# "union" or "disjunction" in pure untyped lambda calculus

In the untyped lambda calculus (with variables, abstraction and application as the only constructors), we have a "pair" construct, given by $$(a, b) = \lambda x, x a b$$. The projections are then $$\pi_i = \lambda x_1 x_2, x_i$$ and there is a product function $$\langle f, g \rangle = \lambda x, (f x, g x)$$.

TL; DR; Do we also have something like that, but for a copair/disjunction/union?

In the essay Relating Theories of the lambda-calculus, Scott constructs (from page 418) a category $$R$$, consisting of all idempotent functions $$A \circ A = A$$. To each of the objects $$A$$, we can attach a 'set of elements', consisting of all the terms $$a$$ such that $$A a = a$$. This category has binary products $$A \times B = \langle A \circ \pi_1, B \circ \pi_2 \rangle$$, with a set of elements consisting of $$x$$ that are equal to $$(a, b)$$ for some element $$a$$ of $$A$$ and $$b$$ of $$B$$. Note that $$A \times B$$ is exactly the product function of the two projections onto $$A$$ and $$B$$.

My main question here is: does this category have binary coproducts $$A \sqcup B$$? Is there a type $$X$$ such that $$X x = x$$ means "$$A x = x$$ or $$B x = x$$" or something like that? Can we construct an idempotent "Bool" which has exactly two elements?

I noticed that we can create injection functions $$\iota_1 = \lambda a x_1 x_2, x_1 (A a)$$ and $$\iota_1 = \lambda b x_1 x_2, x_2 (B b)$$ from $$A$$ and $$B$$ into a coproduct, and that given functions $$f: A \to C$$ and $$g: B \to C$$, we can combine them into a sum function $$[f, g] = \lambda x, x f g$$. However, when I try to take $$A \sqcup B = [\iota_1, \iota_2]$$, just like with the binary product, I sadly get something which is not idempotent. Is what I am trying to do just impossible?

• I thought about it for a week. I can't even find a terminal object without adjoining constants; I'm not sure if we can have 2 = 1 + 1 if we can't even have 1. Excellent question, thanks. Apr 2 at 19:14
• @Corbin Thank you for your time. The terminal object is already given by Scott. It is given by a "constant" function: $\lambda x_1 x_2, x_2$. There is no initial object by the way, because there are always multiple possible functions (for example, all the constant functions) to $\lambda x_1, x_1$. Apr 3 at 12:48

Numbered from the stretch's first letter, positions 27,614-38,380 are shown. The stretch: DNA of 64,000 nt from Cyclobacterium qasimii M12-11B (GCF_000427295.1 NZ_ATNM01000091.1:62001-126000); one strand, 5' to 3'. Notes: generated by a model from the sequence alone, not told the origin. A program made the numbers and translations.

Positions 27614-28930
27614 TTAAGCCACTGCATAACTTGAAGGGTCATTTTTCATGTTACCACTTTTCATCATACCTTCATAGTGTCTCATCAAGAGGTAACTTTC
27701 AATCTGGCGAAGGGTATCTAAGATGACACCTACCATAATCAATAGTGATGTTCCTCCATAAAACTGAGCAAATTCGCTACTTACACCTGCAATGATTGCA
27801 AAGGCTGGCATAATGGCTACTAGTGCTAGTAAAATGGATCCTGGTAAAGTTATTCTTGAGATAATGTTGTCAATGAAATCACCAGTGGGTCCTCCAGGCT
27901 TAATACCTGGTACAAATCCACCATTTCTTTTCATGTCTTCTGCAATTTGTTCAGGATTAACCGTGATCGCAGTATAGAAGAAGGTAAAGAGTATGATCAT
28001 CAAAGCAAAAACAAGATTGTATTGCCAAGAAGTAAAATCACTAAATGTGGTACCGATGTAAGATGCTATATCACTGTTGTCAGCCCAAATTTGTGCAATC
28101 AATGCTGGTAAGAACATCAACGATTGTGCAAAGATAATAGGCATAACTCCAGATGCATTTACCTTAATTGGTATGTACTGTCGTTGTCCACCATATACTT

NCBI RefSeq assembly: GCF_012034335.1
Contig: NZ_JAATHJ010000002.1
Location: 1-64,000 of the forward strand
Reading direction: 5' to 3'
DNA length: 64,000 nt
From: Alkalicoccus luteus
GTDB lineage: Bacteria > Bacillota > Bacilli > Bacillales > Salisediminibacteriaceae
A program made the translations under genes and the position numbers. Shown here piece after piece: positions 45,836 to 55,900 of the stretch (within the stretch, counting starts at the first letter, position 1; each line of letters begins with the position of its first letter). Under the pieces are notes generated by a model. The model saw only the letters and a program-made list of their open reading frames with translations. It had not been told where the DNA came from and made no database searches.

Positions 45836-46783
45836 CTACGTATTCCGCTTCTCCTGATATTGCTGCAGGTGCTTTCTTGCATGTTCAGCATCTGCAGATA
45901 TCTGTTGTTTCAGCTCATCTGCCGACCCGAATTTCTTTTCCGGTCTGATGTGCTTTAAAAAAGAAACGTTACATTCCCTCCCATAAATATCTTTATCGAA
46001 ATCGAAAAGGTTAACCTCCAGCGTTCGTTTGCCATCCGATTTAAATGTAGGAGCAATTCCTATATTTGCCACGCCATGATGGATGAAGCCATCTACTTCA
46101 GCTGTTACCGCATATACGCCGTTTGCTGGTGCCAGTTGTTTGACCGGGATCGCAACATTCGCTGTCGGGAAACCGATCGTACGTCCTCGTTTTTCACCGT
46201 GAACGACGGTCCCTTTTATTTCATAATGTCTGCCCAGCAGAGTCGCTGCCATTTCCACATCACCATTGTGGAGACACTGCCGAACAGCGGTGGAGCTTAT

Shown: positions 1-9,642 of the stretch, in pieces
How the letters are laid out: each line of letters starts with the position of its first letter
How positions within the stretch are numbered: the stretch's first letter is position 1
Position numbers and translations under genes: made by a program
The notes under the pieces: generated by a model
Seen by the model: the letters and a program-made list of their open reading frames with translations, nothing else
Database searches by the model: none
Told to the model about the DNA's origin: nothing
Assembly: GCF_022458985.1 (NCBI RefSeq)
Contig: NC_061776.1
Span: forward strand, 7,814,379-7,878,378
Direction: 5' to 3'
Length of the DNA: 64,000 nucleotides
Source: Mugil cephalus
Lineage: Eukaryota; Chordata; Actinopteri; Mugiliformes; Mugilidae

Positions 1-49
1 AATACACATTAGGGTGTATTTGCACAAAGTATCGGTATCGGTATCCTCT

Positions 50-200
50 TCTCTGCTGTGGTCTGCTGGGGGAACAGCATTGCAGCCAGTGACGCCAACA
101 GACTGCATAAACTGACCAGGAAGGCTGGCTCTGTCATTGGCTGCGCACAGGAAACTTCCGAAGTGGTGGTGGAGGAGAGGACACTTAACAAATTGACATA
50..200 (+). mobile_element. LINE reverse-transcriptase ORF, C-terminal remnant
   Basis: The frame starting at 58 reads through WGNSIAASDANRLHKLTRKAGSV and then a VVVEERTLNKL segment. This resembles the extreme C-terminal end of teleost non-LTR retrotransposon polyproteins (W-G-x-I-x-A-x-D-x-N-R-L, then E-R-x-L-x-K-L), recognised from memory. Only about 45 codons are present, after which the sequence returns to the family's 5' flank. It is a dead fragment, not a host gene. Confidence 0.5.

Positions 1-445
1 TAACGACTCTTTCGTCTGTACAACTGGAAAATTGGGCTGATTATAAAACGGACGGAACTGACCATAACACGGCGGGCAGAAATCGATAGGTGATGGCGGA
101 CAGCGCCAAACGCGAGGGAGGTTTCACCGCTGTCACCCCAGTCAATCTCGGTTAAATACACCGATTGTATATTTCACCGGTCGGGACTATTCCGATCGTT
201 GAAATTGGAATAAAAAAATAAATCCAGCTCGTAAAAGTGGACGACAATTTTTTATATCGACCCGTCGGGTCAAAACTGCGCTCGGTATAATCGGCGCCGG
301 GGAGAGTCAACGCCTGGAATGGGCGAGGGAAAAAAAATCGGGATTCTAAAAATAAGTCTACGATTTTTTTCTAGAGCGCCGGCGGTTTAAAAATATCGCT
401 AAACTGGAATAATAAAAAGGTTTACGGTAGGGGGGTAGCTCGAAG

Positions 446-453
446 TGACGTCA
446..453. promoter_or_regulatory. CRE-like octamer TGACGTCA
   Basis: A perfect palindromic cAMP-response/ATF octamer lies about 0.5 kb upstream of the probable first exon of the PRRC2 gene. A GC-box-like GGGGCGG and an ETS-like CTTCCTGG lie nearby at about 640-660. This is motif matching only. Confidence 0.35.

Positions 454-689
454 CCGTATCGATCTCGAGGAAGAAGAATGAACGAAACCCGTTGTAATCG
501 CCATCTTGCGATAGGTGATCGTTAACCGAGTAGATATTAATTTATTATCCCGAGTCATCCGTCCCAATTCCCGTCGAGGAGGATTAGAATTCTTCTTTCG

The usual way to encode coproducts is as:

$$ι_1\ x = λk_1\ k_2.\ k_1\ x \\ ι_2\ y = λk_1\ k_2.\ k_2\ y$$

Matching is then, as you said, $$[f,g]= λs.\ s\ f\ g$$.

The obvious problem with idempotence is that you didn't dualize the product. For the product you wrote:

$$A × B = \langle A \circ π_1, B \circ π_2 \rangle$$

The dual of this would be:

$$A + B = [ι_1 \circ A, ι_2 \circ B]$$

However, this still isn't idempotent. For arbitrary $$z$$, we get:

$$(A+B)((A+B)z) = z (ι_1 \circ A) (ι_2 \circ B) (ι_1 \circ A) (ι_2 \circ B)$$

There's no obvious way for the repeated applications to interact and reduce unless $$z$$ is already a 'good' value from the set we haven't yet established.

The obvious difference is that $$A×B$$ always produces something like a pair, but whether the above $$A+B$$ produces something like a disjunct is entirely up to $$z$$. So, we should try to take that out of $$z$$'s hands. If we imagine what $$A+B$$ does in a more standard light, we'd get:

$$(A+B)z = \mathsf{match}\ z\ \mathsf{with} \\ ι_1 x → λl\ r. l\ x \\ ι_2 y → λl\ r. r\ y$$

So, an idea is to instead write this as:

$$(A + B)z = λ l\ r. \mathsf{match}\ z\ \mathsf{with} \\ ι_1 x → l\ x \\ ι_2 y → r\ y$$

Or, in just lambda terms:

$$(A+B) = λs\ l\ r. [l \circ A, r \circ B]\ s$$

Now this is idempotent:

\begin{align} (A&+B)((A+B)z) \\ &= (A+B)(λ l\ r. [l \circ A, r \circ B]\ z) \\ &= λ l\ r. (λ l'\ r'. [l' \circ A, r' \circ B]\ z)\ (l \circ A)\ (r \circ B) \\ &= λ l\ r. [l \circ A \circ A, r \circ B \circ B]\ z \\ &= λ l\ r. [l \circ A, r \circ B]\ z \end{align}

The two constructors also satisfy $$(A+B)(ι_i x) = ι_i x$$ as long as $$x$$ satisfies the relevant equation. For example:

\begin{align} (A &+ B)(ι_1\ x) \\ &= λ l\ r. (λ l'\ r'. l' x) (l \circ A) (r \circ B) \\ &= λ l\ r. l (A x) \\ &= λ l\ r. l x \\ &= ι_1 x\end{align}

I don't know if it satisfies all the properties you want, but perhaps it will work out better.

• This seems to work. Why didn't I think of this myself‽ Apr 3 at 23:25
• It works up to the last part. I only wasn't able to show uniqueness of the coproduct arrow. I.e. I was not able to show that for $f: A \to C$ and $g: B \to C$, for all arrows $h: A + B \to C$ such that $h \circ \iota_1 = f$ and $h \circ \iota_2 = g$, we have $h = C \circ [f, g]$. One of the complications here is that the product arrow $\langle f, g \rangle$ satisfies $\langle f, g \rangle \circ a = \langle f \circ a, g \circ a \rangle$, but the coproduct arrow does not satisfy (afaik) $a \circ [f, g] = [a \circ f, a \circ g]$. Apr 5 at 7:33
• Yeah, it may just not work out. One other thing I noticed is that if you do this for booleans, you get $\mathsf{Bool}\ b = λ f\ t. b\ f\ t$. But then $\mathsf{Bool}\ b = b$ is just the eta rule that all lambda terms are expected to satisfy. Apr 5 at 15:19
• Oh, that is not what we wanted indeed. I also realized that Paul Taylor in his dissertation proved that the category of retracts cannot have coproducts (if we have a "nontrivial" lambda-calculus. I.e., if there are at least two distinct lambda-terms): paultaylor.eu/domains/recdic.pdf, 1.5.12, the corollary. Apr 5 at 17:31